Tag Archives: music

Taking time out

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Recently, I’ve been practising a lot of meditation.  Not so much writing as before,  but a lot of meditation.  There just don’t seem to be enough hours in the day to do all of the things that make us feel good.  But it is so important to find time to do at least some of them.  For me, yoga and meditation make me feel good, as does writing, reading, quality time with my family, listening to music, cooking (but not the washing up!) – the list goes on.  You may like to think about what would go on your list.

But all too often, our days get filled with the things we must do.  The hours whizz by in a blur of work, driving from one place to the other, cleaning, tidying, phone calls, appointments and so on,  until we finally fall into an exhausted sleep at the end of the day.  Long-term, this will not do any of us any good at all.  We all need a break now and then.  And that week or fortnight that most of us manage once a year is probably not enough if we rush around frantically for the other 50+ weeks.  We need to look at our list of what must be done, long and hard, and work out if some of it is really necessary, if we could get help with it, or if we are creating unnecessary stress by our own perfectionism, our own demands of ourselves.

We also need to look at that list of the good things, the things which make us feel alive, nurturing our inner selves.  How can we fit more of that into our lives?  If you have a regular yoga and meditation practice, congratulations – you are helping to look after both your physical and mental wellbeing.  If you used to have a regular practice, which has fallen by the wayside due to the other demands on your time – well, we’ve all been there.  If you used to listen to positive, uplifting music, walk in the countryside or by the sea, and no longer do that, think how you could fit that into your day.  Maybe the whole world won’t fall apart if you have a few minutes out of each day, or a few hours out of each week to do the things which help you to feel good.  Maybe, just maybe, you will find that all your other duties seem easier to accomplish, that you achieve more and better by taking that time out.  And maybe you will be an awful lot happier, more relaxed, more vibrant , and more able to deal with the undoubted challenges of everyday life.

Celebrations

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We are just coming up to a 4-day weekend for the Diamond Jubilee, and the flags and bunting are going up everywhere.  It’s a big event, once-in-a-lifetime (I was quite young for the Silver Jubilee back in the 70s, and don’t remember a lot about it!).  On top of this, we will be hosting the Olympics this summer, and most of us are feeling at our most patriotic.  We are fostering our sense of belonging and security at our base chakra, at a national level.

It is so important to have something to celebrate in our lives.  Not necessarily, and certainly not only the big things, but all the little things as well.  Our own birthdays, those of our families and friends, Christmas, Easter, whatever festivals  are in your own tradition.  It can be all too easy to get bogged down in the more humdrum aspects of our daily lives, and to forget the wonder that such events can bring.  As adults, we may say we don’t care about our birthday, it’s  ‘just another year older’ – but this sort of thinking can certainly make us feel older.  Children would never say such a thing – and nobody would get the chance to forget their day!  Now, I’m not suggesting that we should go and tell the whole world when our birthday is coming up, but rather that we take the time to think what we would like to do on our birthday.  Even if we have to go to work, to think of some small – or enormous! – way to mark the day.  To see or talk to our closest family and friends, to visit a place we love or would like to see for the first time.  If we most love to cook and share good food,  to do just that.  To have some quiet time if that is what we would truly value.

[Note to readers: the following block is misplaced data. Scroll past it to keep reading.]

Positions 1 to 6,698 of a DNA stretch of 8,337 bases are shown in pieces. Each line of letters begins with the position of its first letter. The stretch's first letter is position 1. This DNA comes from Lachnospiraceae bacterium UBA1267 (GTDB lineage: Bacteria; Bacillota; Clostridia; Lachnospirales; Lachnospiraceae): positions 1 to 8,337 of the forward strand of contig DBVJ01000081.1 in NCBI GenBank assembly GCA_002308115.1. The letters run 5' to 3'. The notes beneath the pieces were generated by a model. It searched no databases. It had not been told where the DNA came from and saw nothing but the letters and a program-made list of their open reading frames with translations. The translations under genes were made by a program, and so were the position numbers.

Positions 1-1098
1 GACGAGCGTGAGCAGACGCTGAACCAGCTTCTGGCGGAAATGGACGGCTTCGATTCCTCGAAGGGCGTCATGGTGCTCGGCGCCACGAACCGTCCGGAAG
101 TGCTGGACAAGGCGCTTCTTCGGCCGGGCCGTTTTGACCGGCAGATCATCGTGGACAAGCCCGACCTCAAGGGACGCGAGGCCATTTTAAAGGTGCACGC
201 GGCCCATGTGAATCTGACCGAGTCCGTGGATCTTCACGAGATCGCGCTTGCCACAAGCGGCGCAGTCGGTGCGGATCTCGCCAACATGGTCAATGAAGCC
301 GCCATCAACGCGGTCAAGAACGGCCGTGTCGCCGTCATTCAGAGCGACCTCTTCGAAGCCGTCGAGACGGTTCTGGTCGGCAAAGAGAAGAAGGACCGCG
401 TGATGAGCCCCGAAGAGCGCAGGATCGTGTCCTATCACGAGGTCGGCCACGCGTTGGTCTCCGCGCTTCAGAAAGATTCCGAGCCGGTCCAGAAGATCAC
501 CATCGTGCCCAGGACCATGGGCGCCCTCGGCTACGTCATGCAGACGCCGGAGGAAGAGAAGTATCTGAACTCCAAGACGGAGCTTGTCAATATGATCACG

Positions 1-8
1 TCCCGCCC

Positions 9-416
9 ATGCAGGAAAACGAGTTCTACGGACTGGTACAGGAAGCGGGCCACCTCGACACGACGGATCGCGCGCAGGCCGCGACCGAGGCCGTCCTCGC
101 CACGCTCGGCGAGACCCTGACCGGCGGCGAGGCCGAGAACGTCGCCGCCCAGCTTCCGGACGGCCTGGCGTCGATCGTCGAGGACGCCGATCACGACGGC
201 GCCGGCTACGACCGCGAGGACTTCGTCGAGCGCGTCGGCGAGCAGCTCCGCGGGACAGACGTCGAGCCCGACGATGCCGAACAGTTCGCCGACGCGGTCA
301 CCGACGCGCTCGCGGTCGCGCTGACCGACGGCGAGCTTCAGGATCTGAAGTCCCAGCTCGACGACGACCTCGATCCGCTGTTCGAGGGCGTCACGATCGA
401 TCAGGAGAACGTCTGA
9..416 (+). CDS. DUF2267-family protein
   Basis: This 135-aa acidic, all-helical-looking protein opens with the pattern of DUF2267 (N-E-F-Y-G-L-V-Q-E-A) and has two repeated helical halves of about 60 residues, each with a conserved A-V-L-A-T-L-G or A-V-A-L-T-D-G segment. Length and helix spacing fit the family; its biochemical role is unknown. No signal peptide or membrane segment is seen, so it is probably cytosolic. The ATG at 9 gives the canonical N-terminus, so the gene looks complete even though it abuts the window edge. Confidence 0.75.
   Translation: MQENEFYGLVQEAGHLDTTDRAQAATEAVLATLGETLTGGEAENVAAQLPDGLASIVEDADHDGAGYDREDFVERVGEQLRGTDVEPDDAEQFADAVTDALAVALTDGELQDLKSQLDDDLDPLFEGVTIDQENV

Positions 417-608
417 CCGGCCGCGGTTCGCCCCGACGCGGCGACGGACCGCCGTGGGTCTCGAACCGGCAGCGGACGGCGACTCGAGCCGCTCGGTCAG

And, even on our ‘ordinary days’, to reflect upon the things that have made them special, whatever that may be.  It could be some goal that we have achieved, a book we have read, some music we listened to, a yoga sequence we have practised, a meal that we ate, a walk by the sea, the people we have spent time with.  Let us not assume our happiness comes only from the ‘high days and holidays’, but that it comes from within us.  And the more we notice and pay attention to the ways in which we can foster those good feelings, the more we celebrate that which is good about our daily lives, the better we will feel.

One of my yoga teachers once remarked that she has a little holiday every day.  By which she meant that, whenever she really needed it, she practised some yoga or meditation during each day.  What a wonderful idea!  Not feeling a sense of duty about our practice, but using  it to lift our energy and our spirits.  Sometimes it can take only a few conscious breaths to alter our mood and our perception of our situation.  At other times, it may take some movement, whether flowing or energetic.  We may need some quiet time in meditation.  We may need to listen to some uplifting or calming music, or to get outside in the fresh air. It doesn’t necessarily need to take very long.  With Jin Shin Jyutsu, we may use the finger holds (mudras), to subtly identify and change our dominant emotions.  It doesn’t matter what works for you, it only matters that you do something to make every day that little bit special, to give you something to celebrate and be thankful for at the end of the day.

What do you do that makes your day flow more easily?